Bloody Polaroid

I’ve tried to be your perfect picture
But I’m tired of papercuts
And every time I posed for your camera
You were distracted by your “disasters”
But Hindenburg wasn’t about you
Neither were Chernobyl or Jonestown
The Killing Fields weren’t sown on your lawn
The Trail of Tears didn’t lead to your door
You’ll never know the Iron Maiden’s embrace
Or a kiss from Enola Gay
Yet, despite these horrors
The world’s moved on
You’re still stuck on your headlines
I’m remembering where my feet are
Topside, Planet Earth
And I’m tired of papercuts
Part of me understands
The screw-loose promise you made
Part of me understands
Scars are slave to the hourglass
But part of me notices
The universe’s calligraphy
On detours away from you
It’s hard to argue with balls of fire
But still, I tried to block their shine
With hopes of us and dreams of maybe
Stars can burn through anything
Especially steely resolve
Their truth has left scars on me
And the hourglass’ sand stings
But the king of wishful thinking
Has thrown his crown into the forge
Shaped it into guitar stings
And became the bard of knowing better
My first song is dedicated to you
We can sing along someday
But I’ve tried to be your perfect picture
And I’m tired of papercuts


4 Responses to “Bloody Polaroid”

  1. This is probably my favorite poem by you (to date at least). The rhythm is perfect, the imagery vivid, and the aftereffect lasting. I can’t say that I love this nearly enough.

    • I’m glad that you’re so fond of it. After re-reading it, it reminds me of a more eloquent version of Britney Spears’ “Stronger.” She can rock the black leotard and wield a chair better than I ever could, though, so I’ll take my little victory.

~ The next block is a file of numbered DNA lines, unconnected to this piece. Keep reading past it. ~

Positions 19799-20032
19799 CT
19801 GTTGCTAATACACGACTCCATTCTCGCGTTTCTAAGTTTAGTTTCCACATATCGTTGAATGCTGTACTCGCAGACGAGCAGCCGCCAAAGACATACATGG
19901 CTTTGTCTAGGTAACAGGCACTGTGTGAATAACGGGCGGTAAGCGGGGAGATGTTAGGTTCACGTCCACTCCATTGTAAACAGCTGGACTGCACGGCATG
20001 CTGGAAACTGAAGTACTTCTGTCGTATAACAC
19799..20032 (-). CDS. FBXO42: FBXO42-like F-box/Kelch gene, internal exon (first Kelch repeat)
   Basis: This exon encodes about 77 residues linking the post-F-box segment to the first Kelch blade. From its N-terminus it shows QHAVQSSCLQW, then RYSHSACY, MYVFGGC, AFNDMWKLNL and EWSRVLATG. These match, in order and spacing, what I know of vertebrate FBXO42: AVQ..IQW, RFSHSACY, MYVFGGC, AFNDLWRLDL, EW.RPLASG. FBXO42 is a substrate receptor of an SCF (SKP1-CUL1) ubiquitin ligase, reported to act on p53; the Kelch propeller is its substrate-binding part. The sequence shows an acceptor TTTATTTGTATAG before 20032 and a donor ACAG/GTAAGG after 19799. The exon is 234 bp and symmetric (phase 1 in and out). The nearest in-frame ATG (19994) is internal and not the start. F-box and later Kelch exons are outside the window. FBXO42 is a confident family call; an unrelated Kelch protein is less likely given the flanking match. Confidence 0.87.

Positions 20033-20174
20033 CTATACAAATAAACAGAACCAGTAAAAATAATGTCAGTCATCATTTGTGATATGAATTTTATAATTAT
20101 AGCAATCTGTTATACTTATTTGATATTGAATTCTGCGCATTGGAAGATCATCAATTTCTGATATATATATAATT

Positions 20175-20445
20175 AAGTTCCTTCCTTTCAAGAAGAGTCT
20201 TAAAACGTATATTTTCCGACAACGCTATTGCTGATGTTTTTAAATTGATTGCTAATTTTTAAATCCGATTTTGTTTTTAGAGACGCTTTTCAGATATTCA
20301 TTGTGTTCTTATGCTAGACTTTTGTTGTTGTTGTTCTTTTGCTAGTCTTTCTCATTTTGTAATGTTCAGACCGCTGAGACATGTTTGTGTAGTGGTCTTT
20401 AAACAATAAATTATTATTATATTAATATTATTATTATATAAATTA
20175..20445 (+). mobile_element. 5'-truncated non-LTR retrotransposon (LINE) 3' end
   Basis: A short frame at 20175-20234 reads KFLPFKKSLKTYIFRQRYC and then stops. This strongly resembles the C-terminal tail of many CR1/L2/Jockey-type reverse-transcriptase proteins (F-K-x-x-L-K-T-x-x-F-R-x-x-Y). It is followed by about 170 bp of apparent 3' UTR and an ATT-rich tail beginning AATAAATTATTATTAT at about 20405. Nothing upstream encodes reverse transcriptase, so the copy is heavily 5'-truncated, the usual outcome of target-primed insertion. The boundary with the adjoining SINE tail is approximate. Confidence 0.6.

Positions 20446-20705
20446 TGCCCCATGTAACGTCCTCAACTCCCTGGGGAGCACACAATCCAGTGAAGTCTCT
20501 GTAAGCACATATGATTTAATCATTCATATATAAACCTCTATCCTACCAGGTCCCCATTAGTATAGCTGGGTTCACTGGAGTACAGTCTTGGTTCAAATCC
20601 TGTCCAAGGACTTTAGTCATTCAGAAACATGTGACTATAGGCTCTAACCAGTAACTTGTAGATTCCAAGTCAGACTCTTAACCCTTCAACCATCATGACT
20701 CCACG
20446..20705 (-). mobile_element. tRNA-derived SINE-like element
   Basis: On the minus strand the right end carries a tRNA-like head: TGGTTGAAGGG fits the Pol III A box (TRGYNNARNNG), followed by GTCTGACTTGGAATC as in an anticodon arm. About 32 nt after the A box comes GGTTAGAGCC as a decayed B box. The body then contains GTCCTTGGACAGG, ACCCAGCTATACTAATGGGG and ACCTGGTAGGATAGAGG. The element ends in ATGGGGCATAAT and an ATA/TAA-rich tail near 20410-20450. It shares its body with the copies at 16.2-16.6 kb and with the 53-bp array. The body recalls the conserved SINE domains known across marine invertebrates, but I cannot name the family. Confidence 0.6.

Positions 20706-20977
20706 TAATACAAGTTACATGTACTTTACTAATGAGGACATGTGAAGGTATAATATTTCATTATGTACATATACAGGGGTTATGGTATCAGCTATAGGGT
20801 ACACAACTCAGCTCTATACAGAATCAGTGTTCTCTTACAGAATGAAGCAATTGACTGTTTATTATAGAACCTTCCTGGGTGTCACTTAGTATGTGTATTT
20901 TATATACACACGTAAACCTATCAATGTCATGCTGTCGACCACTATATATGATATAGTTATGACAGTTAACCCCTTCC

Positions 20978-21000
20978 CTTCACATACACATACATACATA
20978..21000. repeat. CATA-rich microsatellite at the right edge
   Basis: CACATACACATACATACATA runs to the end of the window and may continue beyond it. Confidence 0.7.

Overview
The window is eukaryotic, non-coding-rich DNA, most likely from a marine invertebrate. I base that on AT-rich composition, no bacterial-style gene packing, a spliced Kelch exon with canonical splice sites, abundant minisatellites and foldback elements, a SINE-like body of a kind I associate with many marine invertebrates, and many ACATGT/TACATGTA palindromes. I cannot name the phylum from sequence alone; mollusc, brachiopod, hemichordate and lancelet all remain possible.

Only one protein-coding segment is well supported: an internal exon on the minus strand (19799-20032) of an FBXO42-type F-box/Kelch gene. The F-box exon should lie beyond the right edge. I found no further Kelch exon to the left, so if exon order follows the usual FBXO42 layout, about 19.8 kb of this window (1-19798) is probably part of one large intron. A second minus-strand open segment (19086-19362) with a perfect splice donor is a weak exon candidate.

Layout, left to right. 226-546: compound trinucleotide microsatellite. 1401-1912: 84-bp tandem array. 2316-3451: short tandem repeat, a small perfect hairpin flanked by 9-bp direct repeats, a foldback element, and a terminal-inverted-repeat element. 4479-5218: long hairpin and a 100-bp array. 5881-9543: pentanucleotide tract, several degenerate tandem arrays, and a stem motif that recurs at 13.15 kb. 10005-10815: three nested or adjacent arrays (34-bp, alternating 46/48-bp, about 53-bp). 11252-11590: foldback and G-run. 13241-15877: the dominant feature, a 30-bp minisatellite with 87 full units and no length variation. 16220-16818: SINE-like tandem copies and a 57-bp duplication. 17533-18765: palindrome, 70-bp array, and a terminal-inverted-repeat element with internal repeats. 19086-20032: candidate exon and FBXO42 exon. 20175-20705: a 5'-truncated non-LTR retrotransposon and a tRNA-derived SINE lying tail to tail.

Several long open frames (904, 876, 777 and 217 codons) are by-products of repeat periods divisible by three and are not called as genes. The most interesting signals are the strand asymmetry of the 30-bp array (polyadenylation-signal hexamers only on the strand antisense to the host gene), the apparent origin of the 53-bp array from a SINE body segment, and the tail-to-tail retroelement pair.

I guess the thing that radiates the most from the poem, in creating it and my perception of the end result, is spite. The beginning and the end are my favorite parts, and that doesn’t speak to the quality of the writing. Rather, I’m a big fan of how disasters are used, particularly the Killing Fields, the Trail of Tears, and Enola Gay (the ONLY time those three could be used as positives). As for the end, I’m a big fan of the smugness of the two lines about songs and singing.

      But the biggest thing that stands out to me about this poem, along with THE GRAVE OF LINDA SEWARD and THE PAIN OF BEING MAN, is the checkpoint quality. In the video game parlance, it’s like I leveled-up. There’s what I did before those three poems, and what I do after those three poems.

      If there’s one complaint I could have, it’s that I couldn’t think of a better way to say “stars” than “balls of fire.” But artists will find anything to bitch about, won’t they?

      • I love how fluently you just took apart your own poem – and yourself. The poem is eloquent as it is – despite the balls of fire – or maybe because of it.

        Sometimes it’s only one line that can make or break a project. I read once that writers spend most of their time crafting ok sentences and living for the finely tuned musical ones that we manage to churn out from time to time. Some sentences are pure works or art while others just keep the story moving. But the fact is that you need both. Personally, I love the poem as it is.

      • I have no ego about myself or my art (unless someone challenged me or it), so I can bring them up or down without any problem. Though I’m not completely sure that I’ll react the same way when people do it en masse. Will I blow them off or have a case of “no one talks about my friend but me” syndrome? The plot thickens…

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